Women Lead But Are Paid Less At Foundations

Women outnumber men in the foundation space in executive, grantmaking, and supporting roles, but when it comes to cutting payroll checks every two weeks, the industry is still a boys’ club. Despite greater positional equality than some areas of the for-profit sector, leading women in the foundation space still make just 84 cent on the dollar as compared to their male counterparts.

The results are from Exponent Philanthropy’s 2018 Foundation Operations + Management Report, based on survey responses from 330 members. Results show that while 66 percent of responding organizations’ CEO or top administrator was female, the average compensation of a female top administrator was $127,039 as compared to $150,712 for males in the same role. The disparity is starker when looking at the median salary discrepancy, $120,500 for women as compared to $150,000 for males.

Similar wage inequality can be found down the organizational hierarchy, according to data in the report. Three-quarters (75 percent) of grantmaking professionals are women but they fail to earn 80 percent of what their male peers make, $83,668 to $105,428 on average. The salary discrepancy is even more pronounced among full-time administrative and support staffers. Women hold 90 percent of such jobs, but make slightly more than 78 cents on the dollar, $63,918 to $81,646 for males.

The salary disparity between men and women at the highest roles of foundations has actually grown slightly since 2005, when women were making 86 cents on the dollar as compared to men in similar roles. The gap narrowed to 88 cents on the dollar in 2007 before slowly widening to 74 cents on the dollar in 2012, where it has since corrected course, per the survey data.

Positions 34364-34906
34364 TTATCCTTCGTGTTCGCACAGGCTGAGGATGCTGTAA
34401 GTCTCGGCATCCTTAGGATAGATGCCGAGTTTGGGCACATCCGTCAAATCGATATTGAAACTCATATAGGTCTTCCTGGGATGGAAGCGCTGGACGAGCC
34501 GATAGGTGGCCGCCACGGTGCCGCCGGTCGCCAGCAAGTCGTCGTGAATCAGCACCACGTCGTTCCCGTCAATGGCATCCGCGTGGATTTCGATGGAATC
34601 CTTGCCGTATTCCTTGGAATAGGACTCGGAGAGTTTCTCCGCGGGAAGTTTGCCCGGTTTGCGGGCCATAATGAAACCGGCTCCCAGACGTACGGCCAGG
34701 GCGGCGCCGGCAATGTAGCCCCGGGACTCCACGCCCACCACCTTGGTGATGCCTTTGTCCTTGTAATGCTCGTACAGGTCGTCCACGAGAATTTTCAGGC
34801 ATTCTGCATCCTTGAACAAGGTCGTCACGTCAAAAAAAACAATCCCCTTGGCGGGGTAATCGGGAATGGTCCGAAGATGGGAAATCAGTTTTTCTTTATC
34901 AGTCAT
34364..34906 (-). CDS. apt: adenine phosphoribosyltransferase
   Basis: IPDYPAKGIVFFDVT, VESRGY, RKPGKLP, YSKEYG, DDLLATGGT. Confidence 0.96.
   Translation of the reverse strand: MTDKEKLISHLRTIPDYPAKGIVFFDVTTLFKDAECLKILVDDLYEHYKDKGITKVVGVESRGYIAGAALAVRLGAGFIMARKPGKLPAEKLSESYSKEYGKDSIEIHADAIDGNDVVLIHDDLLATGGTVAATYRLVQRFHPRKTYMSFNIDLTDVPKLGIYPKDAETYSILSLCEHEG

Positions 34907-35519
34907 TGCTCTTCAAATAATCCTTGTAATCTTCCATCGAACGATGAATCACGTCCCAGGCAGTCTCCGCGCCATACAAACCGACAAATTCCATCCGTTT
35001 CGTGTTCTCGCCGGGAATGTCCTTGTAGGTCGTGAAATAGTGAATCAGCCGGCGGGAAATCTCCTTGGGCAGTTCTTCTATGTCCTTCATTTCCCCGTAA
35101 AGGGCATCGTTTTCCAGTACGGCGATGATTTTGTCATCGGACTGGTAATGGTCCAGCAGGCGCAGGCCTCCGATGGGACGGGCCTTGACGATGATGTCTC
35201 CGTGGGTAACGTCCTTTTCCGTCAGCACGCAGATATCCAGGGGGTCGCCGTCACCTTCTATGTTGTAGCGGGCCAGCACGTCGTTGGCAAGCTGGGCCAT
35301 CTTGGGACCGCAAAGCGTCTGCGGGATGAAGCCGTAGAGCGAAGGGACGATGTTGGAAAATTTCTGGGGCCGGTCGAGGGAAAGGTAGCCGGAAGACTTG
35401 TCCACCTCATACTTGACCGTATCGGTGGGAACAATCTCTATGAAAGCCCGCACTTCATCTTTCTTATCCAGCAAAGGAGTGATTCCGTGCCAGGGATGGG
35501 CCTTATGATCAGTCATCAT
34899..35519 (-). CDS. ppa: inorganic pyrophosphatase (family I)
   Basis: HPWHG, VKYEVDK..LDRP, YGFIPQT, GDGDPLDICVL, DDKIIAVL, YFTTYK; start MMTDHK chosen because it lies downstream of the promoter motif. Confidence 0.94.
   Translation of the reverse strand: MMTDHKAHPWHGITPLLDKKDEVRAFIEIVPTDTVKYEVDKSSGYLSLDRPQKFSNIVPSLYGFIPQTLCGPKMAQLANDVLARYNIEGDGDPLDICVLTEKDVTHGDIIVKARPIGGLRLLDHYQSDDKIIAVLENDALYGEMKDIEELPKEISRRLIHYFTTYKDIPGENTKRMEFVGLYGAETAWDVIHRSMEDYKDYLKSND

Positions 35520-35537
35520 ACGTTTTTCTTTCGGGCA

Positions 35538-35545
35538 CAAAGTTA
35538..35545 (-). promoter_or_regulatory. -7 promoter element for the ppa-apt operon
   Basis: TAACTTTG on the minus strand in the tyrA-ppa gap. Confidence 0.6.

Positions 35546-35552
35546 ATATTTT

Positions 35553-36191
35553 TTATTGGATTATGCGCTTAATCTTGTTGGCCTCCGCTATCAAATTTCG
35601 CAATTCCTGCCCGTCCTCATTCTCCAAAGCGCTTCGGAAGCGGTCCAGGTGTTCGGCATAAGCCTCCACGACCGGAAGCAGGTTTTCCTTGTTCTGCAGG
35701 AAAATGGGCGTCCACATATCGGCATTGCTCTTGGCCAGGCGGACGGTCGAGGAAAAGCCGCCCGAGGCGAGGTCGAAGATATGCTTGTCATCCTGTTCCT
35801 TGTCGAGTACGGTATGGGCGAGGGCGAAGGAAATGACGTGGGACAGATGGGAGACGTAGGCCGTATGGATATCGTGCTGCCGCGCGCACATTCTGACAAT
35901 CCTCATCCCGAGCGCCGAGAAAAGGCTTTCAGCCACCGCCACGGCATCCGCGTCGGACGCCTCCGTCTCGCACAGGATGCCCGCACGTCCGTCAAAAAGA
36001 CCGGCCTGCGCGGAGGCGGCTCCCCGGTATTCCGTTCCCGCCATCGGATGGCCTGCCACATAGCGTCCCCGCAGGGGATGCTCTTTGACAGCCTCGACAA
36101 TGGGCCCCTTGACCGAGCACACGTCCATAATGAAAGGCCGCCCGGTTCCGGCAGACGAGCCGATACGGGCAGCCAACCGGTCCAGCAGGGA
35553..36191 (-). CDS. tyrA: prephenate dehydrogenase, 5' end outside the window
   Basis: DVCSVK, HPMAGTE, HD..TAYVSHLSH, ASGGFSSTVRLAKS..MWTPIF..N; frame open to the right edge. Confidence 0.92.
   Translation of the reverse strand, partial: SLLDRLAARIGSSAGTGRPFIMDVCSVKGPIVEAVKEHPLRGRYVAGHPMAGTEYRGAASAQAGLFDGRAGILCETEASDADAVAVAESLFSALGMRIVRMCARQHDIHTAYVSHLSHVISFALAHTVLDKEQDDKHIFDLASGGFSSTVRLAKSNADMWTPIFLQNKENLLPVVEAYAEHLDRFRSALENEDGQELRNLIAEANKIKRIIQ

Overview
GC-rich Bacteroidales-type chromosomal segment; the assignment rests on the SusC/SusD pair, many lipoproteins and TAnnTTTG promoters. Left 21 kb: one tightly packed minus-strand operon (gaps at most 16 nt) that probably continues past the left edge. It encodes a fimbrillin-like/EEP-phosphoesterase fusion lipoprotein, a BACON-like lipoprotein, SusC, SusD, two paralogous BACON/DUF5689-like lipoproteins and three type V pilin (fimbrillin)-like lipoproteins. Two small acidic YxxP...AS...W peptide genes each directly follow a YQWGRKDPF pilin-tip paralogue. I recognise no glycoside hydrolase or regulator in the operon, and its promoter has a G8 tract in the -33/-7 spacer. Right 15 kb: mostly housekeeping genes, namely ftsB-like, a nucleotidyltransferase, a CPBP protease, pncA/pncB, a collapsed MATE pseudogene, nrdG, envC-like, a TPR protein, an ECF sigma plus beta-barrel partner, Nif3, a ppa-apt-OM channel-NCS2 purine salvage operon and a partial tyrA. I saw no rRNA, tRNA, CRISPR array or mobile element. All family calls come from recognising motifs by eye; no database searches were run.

“Philanthropy is one of the few sectors dominated by women, but unfortunately the gender pay gap exists similar to other sectors,” said Henry L. Berman, CEO of Exponent Philanthropy. “We believe it is important to build awareness of the gender pay gap so that foundation boards can address it and correct it.”

Beyond the wage-gap among foundation professionals, this year’s report covered topics including board sizes and diversity, succession planning, and foundation payout rates. Among other key data featured in the report were:

* Education is the favorite funding area among foundations with 29 percent of grant dollars going toward that subsector followed by human services (19 percent), health (15 percent), and arts and culture (9 percent). On average, foundations granted 7.22 percent of total non-charitable use assets. Foundations with $100 million or more in assets gave the largest portion (10.93 percent) while those with $50 to $99.9 million in assets gave the smallest (4.84 percent). About two-thirds (66 percent) of grant dollars go to local causes;

* Foundation boards tend to be racially homogeneous with just 22 percent of board featuring members of more than two races. Three out of five boards (60 percent) are made up of just one race;

* In terms of numbers, the median board size is six members among respondents, with foundations with $25 million or more in assets averaging seven members and those with between $1 million and $9.9 million averaging five. Over four out of five (81 percent) of foundations have between three and nine members;

* Foundations tend to be lean on staff. Nearly one-quarter (23 percent) of foundations surveyed have no paid staff. Among those that do, 63 percent have just one or two paid employees and just 10 percent have five or more paid employees; and,

* An increased awareness of the importance of succession planning might have driven some foundations to action, but they are still among the minority. Less than one-third (32 percent) of foundations conduct succession planning for boards as compared to 19 percent in 2008. Building a pipeline for staff is still a work in progress, with 15 percent of foundations making such efforts for staff succession as compared to 8 percent in 2008.